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Unvaccinated Texas man’s death may be first in US attributed to omicron

By Adeel Hassan


Health officials in Texas said that an unvaccinated Houston-area man who died Monday afternoon had the omicron variant.


The death appeared to be among the first in the United States to be publicly attributed to omicron. However, only a small percentage of coronavirus samples across the country are checked to determine which variant is involved, and experts say that there are gaps and time lags in the reporting of COVID deaths, so other omicron deaths may simply have not yet been announced.


The authorities in Harris County, the third largest in the United States and home to Houston, said that the man was in his 50s and had previously been infected with the coronavirus, but had not been vaccinated. “The individual was at higher risk of severe complications from COVID-19 due to his unvaccinated status and had underlying health conditions,” the county Public Health Department said in a statement.


The highly contagious omicron variant, first identified less than a month ago in southern Africa, has spread so fast that it is already the dominant source of new infections in the United States. What has been less clear is how the severity and deadliness of disease caused by omicron compares with earlier variants.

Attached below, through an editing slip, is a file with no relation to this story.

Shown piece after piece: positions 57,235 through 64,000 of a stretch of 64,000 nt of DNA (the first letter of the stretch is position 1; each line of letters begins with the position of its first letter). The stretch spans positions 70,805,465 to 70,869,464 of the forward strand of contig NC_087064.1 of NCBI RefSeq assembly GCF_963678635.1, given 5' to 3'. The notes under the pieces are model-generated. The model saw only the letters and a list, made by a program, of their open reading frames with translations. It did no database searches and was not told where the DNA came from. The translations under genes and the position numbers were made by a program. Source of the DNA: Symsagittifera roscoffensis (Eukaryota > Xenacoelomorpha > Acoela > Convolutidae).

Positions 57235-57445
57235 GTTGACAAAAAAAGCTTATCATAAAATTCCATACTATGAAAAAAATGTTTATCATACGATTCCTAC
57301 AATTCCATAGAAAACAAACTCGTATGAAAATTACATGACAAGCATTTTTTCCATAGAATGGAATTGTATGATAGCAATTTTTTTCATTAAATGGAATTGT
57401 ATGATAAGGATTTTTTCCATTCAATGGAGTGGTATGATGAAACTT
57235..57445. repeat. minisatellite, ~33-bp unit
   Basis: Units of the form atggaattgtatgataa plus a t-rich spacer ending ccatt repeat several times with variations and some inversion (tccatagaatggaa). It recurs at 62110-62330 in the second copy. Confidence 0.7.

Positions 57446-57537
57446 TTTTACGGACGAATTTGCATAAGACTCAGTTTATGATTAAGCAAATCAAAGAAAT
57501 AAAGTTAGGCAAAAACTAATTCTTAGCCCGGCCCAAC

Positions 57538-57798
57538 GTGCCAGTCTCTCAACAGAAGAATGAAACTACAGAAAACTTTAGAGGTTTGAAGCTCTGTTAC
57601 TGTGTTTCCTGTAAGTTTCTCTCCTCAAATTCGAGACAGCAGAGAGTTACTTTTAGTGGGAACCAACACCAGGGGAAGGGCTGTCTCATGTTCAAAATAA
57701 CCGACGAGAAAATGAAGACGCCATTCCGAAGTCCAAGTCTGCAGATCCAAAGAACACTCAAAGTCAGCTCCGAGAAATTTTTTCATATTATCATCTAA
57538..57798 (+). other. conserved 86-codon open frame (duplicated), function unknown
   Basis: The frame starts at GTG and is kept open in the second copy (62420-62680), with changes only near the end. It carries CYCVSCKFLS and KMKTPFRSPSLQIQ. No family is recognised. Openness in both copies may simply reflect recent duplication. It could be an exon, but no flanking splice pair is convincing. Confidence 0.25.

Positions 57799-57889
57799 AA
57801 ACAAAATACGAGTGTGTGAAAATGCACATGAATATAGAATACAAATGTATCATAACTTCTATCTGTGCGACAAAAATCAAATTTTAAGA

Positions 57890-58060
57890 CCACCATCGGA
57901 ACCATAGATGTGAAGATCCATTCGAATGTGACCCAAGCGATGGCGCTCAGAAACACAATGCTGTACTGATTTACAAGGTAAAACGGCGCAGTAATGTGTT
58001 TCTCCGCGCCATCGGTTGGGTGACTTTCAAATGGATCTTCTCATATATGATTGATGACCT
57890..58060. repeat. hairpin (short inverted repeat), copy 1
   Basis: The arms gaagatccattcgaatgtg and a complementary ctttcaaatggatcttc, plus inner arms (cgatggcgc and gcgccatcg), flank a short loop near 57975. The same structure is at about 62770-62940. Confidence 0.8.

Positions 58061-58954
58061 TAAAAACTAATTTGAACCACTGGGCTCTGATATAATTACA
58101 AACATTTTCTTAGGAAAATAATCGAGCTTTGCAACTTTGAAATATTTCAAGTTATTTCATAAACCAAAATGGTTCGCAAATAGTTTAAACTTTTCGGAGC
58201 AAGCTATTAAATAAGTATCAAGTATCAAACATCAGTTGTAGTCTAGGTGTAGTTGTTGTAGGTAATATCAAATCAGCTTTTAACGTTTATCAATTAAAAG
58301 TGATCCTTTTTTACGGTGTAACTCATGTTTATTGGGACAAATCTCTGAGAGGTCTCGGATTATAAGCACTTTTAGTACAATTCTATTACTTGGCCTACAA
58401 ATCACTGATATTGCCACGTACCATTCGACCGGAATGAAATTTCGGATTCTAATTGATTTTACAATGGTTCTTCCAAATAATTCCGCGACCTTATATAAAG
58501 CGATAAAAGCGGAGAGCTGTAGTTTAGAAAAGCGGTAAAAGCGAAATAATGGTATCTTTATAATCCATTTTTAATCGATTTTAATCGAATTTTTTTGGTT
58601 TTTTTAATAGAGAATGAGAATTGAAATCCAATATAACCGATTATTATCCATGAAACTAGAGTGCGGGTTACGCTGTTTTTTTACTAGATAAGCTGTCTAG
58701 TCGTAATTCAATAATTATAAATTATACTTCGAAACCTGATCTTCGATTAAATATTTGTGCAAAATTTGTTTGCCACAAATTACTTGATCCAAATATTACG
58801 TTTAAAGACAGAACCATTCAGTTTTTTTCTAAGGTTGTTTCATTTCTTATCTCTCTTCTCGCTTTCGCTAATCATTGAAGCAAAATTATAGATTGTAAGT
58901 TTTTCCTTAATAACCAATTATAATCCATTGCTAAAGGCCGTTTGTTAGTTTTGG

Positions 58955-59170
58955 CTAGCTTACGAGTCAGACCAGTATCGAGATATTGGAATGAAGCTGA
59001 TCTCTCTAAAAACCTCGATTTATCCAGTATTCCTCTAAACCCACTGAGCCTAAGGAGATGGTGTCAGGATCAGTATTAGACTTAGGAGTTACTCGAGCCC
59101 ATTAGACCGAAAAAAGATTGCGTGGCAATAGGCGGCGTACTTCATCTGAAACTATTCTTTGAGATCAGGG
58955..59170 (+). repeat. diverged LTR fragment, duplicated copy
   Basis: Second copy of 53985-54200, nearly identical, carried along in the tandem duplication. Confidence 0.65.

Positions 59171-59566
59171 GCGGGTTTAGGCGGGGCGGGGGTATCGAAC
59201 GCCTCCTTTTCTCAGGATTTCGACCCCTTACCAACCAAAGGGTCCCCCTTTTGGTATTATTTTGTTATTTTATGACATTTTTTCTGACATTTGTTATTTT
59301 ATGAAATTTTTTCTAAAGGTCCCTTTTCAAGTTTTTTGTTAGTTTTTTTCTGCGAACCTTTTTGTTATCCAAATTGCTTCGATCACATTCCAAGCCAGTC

The announcement came as County Judge Lina Hidalgo, the top public official in Harris County, raised the county’s coronavirus threat level to “significant” because of the rapid spread of the omicron variant. Unvaccinated residents are told to minimize contact with others and avoid gatherings of more than a few people.


The county is now averaging more than 2,000 new cases a day, more than five times the average from two weeks ago, according to a New York Times database. About 59% of adults in the county are fully vaccinated.


“Omicron is producing breakthrough infections,” Hidalgo said at a news conference Monday. “So folks with the vaccine are getting it. That does not mean the vaccine doesn’t work. On the contrary, the evidence shows the vaccine is going to keep you out of the hospital. But we are seeing an increase in breakthrough cases.”


Houston Mayor Sylvester Turner, 67 — who is vaccinated and boosted — has said that he has tested positive for the coronavirus and has mild symptoms.


“The time to get your booster shot is now,” Hidalgo said. “As we approach Christmas and New Year’s, give yourself, give your family the gift of health. Get your booster, especially if you’re 65 and older.”


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